On more than one occasion, Joseph stressed to his brothers that it was God, not they, who sent him to Egypt. Re-read Genesis 45:4-8.
When did God’s providential hand work in your life in a way that you didn’t initially see? How have you felt God’s presence recently?
Hearing an infant cry at bedtime can be one of the most unnerving situations for young parents to handle. When my wife and I first encountered this phenomenon, we struggled to resist the urge to go into our baby’s room and console her little heart. We would peek through the door from time to time—making sure she wasn’t actually hurt or in danger—but we refrained from going in.
Why do parents put their infants (and themselves) through such misery? Because, among other reasons, we’re giving our little ones the opportunity to learn that the world doesn’t revolve around them. (Okay, maybe it does when they’re infants, but we don’t want them to know it!)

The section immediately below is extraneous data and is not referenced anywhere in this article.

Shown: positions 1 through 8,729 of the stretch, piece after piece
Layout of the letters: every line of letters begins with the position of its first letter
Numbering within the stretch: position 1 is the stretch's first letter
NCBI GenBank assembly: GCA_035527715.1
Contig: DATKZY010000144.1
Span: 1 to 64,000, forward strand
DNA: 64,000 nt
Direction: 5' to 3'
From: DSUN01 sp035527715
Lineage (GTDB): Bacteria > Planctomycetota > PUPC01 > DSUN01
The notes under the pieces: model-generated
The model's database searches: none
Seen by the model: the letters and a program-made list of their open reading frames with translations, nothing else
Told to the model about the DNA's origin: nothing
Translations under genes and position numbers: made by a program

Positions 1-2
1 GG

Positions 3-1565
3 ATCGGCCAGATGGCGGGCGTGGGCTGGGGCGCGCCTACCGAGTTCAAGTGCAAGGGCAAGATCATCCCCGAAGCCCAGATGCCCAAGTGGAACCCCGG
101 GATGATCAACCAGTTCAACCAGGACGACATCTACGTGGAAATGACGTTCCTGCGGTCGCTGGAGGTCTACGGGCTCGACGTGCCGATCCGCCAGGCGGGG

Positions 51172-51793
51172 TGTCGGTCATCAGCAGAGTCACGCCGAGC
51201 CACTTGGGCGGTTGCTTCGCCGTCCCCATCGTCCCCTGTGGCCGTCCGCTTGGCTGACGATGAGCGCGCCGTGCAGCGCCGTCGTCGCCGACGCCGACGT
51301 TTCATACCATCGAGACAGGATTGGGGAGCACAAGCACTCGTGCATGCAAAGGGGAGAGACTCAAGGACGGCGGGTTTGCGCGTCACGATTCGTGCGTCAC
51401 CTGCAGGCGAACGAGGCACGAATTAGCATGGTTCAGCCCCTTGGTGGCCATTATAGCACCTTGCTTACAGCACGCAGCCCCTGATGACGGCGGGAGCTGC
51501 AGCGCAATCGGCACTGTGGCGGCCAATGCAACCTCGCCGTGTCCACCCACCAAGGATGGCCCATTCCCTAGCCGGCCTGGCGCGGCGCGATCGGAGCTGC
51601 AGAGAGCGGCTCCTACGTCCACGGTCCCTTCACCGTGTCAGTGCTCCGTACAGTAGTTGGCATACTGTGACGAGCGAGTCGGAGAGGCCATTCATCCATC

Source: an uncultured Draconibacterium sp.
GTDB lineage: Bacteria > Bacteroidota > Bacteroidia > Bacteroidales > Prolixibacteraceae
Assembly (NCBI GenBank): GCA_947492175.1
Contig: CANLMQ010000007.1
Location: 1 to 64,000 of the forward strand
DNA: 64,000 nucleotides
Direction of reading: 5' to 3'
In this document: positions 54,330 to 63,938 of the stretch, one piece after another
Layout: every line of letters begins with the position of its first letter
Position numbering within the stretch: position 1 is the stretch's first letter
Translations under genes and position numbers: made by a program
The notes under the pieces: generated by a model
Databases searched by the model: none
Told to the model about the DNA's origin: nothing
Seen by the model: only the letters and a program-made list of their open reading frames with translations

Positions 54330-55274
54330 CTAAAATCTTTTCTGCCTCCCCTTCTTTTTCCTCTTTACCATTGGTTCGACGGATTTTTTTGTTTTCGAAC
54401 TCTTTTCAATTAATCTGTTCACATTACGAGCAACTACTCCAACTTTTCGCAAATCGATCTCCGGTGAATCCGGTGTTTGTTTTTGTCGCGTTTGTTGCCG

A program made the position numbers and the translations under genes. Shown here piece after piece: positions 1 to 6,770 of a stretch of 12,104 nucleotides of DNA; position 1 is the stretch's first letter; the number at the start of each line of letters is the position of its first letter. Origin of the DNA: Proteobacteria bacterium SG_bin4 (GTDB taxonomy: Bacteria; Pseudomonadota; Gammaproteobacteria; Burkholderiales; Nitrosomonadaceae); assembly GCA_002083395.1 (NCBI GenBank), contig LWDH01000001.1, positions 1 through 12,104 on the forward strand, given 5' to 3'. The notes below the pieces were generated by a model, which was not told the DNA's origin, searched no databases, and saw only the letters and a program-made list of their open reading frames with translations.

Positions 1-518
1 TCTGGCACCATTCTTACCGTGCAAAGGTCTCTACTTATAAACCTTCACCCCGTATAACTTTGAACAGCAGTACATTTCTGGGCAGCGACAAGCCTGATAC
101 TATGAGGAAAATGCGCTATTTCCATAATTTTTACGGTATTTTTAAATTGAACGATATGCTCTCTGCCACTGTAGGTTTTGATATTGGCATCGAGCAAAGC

We also refrain from picking up newborns every time they whimper, helping them to develop a resiliency that will aid them later as they move through difficult situations. And even though it might not have seemed like it, we were with our kids through all the sobs and tears.
Likewise, we may not feel God’s presence in the midst of difficult times, but that doesn’t mean He’s not there—working behind the scenes. Joseph was a person who had reasons to feel like God wasn’t present in his life. His jealous brothers sold him into slavery (Genesis 37:12-28). Then he was carted off to a foreign land where he was sent to prison for a crime he didn’t commit (Genesis 39:1-20).
But even in an Egyptian prison “the Lord was with [him]” (Genesis 39:20-21). As Joseph would explain many years later to his brothers who had betrayed him, “You intended to harm me, but God intended it all for good. He brought me to this position so I could save the lives of many people” (Genesis 50:20).
God is there, even when His presence isn’t immediately felt.
NLT 365-day reading plan passage for today: Acts 11:1-18
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